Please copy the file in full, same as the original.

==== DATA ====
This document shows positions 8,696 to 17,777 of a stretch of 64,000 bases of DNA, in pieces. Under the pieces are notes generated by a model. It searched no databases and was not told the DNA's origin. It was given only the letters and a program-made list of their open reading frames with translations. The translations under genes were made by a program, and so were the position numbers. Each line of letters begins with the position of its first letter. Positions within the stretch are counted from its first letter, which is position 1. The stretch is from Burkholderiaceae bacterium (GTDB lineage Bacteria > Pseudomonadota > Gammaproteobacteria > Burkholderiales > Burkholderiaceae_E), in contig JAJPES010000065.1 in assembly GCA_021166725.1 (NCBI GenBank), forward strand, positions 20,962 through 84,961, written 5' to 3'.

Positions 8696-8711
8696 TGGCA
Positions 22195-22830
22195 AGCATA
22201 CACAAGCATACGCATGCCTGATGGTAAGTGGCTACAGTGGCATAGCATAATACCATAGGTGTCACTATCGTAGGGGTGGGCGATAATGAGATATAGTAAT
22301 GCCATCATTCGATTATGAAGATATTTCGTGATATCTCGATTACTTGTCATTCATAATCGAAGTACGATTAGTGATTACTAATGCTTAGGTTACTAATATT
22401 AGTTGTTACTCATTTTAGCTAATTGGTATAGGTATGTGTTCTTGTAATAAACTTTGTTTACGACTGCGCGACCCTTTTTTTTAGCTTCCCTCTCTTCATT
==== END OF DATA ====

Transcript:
This document shows positions 8,696 to 17,777 of a stretch of 64,000 bases of DNA, in pieces. Under the pieces are notes generated by a model. It searched no databases and was not told the DNA's origin. It was given only the letters and a program-made list of their open reading frames with translations. The translations under genes were made by a program, and so were the position numbers. Each line of letters begins with the position of its first letter. Positions within the stretch are counted from its first letter, which is position 1. The stretch is from Burkholderiaceae bacterium (GTDB lineage Bacteria > Pseudomonadota > Gammaproteobacteria > Burkholderiales > Burkholderiaceae_E), in contig JAJPES010000065.1 in assembly GCA_021166725.1 (NCBI GenBank), forward strand, positions 20,962 through 84,961, written 5' to 3'.

Positions 8696-8711
8696 TGGCA
Positions 22195-22830
22195 AGCATA
22201 CACAAGCATACGCATGCCTGATGGTAAGTGGCTACAGTGGCATAGCATAATACCATAGGTGTCACTATCGTAGGGGTGGGCGATAATGAGATATAGTAAT
22301 GCCATCATTCGATTATGAAGATATTTCGTGATATCTCGATTACTTGTCATTCATAATCGAAGTACGATTAGTGATTACTAATGCTTAGGTTACTAATATT
22401 AGTTGTTACTCATTTTAGCTAATTGGTATAGGTATGTGTTCTTGTAATAAACTTTGTTTACGACTGCGCGACCCTTTTTTTTAGCTTCCCTCTCTTCATT